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Chunky Almond Macaroons for Passover

Coconut macaroons are the poster child of Passover desserts. You'll see the occasional nutty, egg-leavened torte or sorbet, but we all keep coming back to the macaroon.

There's good reason for this. They're beautifully simple to create, and they taste so purely and deliciously of coconut that they can make you forget, in one blissful instant, about the vast world of overcomplicated, fussy desserts out there.

Problem is, at least for someone in my position, everyone and their sister is making coconut macaroons for Passover...and posting it on their blog. There are some really magical variations on the theme to be had, but I hate adding more of the same to an already oversaturated blogosphere.

And then I remembered the bag of sliced almonds in my pantry.

Almonds are where it's at, folks. And toasted almonds? Don't even get me started.

Let's just say that we have a strong affection for almonds at the Joy Kitchen. In any case, my thought process went as follows: coconut macaroons minus coconut plus sliced almonds equals...really amazing almond macaroons.

Not the most profound thing, I know, but revolutionary in its own quiet way. And rather than drown all those lovely almonds in a sticky foam of whipped egg whites, I luckily remembered Alice Medrich's genius technique for coconut macaroons.

Rather than beating egg whites (as someone who doesn't have a dishwasher, I really appreciate not having to clean my whisk attachment), Medrich combines all the ingredients in a bowl which she then sets in a pan of simmering water. Once the egg whites turn opaque, she simply scoops the mixture onto baking sheets and within 20 minutes or so, you have the dreamiest, flakiest, purest coconut macaroons ever.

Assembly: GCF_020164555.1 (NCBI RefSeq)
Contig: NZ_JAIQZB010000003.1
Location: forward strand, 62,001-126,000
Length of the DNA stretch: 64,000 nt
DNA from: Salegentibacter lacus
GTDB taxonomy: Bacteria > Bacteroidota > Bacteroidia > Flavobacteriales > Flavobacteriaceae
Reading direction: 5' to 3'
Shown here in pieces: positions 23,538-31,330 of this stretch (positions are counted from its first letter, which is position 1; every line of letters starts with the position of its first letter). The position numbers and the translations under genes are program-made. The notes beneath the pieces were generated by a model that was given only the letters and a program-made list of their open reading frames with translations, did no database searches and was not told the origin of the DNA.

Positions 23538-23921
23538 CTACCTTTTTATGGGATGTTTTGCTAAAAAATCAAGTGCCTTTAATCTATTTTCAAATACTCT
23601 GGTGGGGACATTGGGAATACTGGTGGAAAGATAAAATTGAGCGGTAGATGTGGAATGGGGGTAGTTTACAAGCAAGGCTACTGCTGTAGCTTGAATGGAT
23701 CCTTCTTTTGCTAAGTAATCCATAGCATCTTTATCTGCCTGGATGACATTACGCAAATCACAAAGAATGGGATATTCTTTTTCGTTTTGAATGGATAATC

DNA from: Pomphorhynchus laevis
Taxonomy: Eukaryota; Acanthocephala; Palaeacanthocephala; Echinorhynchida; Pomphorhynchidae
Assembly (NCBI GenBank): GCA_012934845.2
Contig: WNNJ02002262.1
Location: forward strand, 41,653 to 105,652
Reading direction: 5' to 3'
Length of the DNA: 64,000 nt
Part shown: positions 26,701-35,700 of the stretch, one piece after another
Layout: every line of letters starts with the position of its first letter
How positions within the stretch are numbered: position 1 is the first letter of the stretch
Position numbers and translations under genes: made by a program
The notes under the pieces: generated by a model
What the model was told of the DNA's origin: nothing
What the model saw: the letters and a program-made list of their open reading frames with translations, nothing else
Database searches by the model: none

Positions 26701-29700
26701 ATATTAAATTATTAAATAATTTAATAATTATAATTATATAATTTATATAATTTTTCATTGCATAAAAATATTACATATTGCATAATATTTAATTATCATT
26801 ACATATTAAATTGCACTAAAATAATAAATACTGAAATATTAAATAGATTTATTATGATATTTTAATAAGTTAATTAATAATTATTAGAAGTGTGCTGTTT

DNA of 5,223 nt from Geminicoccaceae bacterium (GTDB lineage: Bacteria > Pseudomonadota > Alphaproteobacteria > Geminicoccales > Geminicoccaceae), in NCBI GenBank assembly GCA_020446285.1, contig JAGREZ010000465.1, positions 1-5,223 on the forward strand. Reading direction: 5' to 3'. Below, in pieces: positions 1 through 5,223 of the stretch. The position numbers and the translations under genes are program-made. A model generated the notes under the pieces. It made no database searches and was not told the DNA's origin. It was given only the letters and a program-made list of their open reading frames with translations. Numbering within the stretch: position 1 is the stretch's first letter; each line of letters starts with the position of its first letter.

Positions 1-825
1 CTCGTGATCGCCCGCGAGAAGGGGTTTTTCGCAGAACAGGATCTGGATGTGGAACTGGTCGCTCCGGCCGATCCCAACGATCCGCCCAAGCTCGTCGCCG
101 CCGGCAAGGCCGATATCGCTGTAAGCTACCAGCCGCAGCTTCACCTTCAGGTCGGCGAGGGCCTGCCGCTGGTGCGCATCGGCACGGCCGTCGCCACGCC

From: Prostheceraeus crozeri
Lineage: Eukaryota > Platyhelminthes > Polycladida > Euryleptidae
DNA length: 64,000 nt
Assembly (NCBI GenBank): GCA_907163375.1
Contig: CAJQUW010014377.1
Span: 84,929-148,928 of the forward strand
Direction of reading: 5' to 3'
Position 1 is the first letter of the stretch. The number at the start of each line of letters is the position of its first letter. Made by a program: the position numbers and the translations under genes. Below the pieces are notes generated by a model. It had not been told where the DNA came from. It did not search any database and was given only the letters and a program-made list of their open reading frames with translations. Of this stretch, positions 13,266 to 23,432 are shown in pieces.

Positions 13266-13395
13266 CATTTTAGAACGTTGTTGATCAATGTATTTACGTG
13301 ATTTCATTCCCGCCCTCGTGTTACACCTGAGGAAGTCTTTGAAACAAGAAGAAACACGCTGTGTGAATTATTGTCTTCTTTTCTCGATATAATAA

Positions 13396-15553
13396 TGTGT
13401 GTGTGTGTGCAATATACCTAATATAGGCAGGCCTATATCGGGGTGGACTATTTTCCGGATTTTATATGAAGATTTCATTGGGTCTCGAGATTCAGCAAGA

Now, apply this technique to sliced almonds, and Passover dessert is done. But really, you won't want to limit these to Passover.

Other articles you might enjoy: Matzo Ball Soup, Separating Eggs,  Modern Ambrosia

Chunky Almond Macaroons
Makes about 32 small cookies

Adapted from Alice Medrich's "New Classic Coconut Macaroons" from Chewy Gooey Crispy Crunchy, Artisan, copyright 2010.

Preheat the oven to 350˚F with racks in the upper and lower thirds of the oven. Line two baking sheets with parchment.
In a heatproof bowl (I used my double boiler pan), combine:
           4 large egg whites
           3 cups sliced almonds
           3/4 cup sugar
           1/2 teaspoon almond extract or 1 teaspoon vanilla extract
           Big pinch salt

Set the bowl directly in a pan of simmering water. Stir the mixture constantly with a heatproof spatula, scraping the bottom of the bowl. Stir until the egg whites turn opaque and the mixture is hot to the touch.
Drop tablespoonfuls of the mixture onto your lined baking sheets, spacing them about 2 inches apart.
Bake until the almonds are well-toasted and fragrant, about 17 to 20 minutes, rotating the pans halfway through baking. Remove from the oven and allow to cool completely before removing from the parchment.
If desired, you can brush the cookies with melted chocolate for added effect. Melt in the microwave on 30-second bursts, stirring after each 30 seconds:
           4 ounces dark chocolate
Brush the bottoms of the cookies with the melted chocolate. Alternatively, dip half of each cookie into the chocolate. Chill for 15 minutes or so to set the chocolate.
Store the cookies in an airtight container for up to one week.

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Preheat the oven to 425°F. Toss together on a large sheet pan:
           1 large head cauliflower (about 2 pounds), trimmed and cut into florets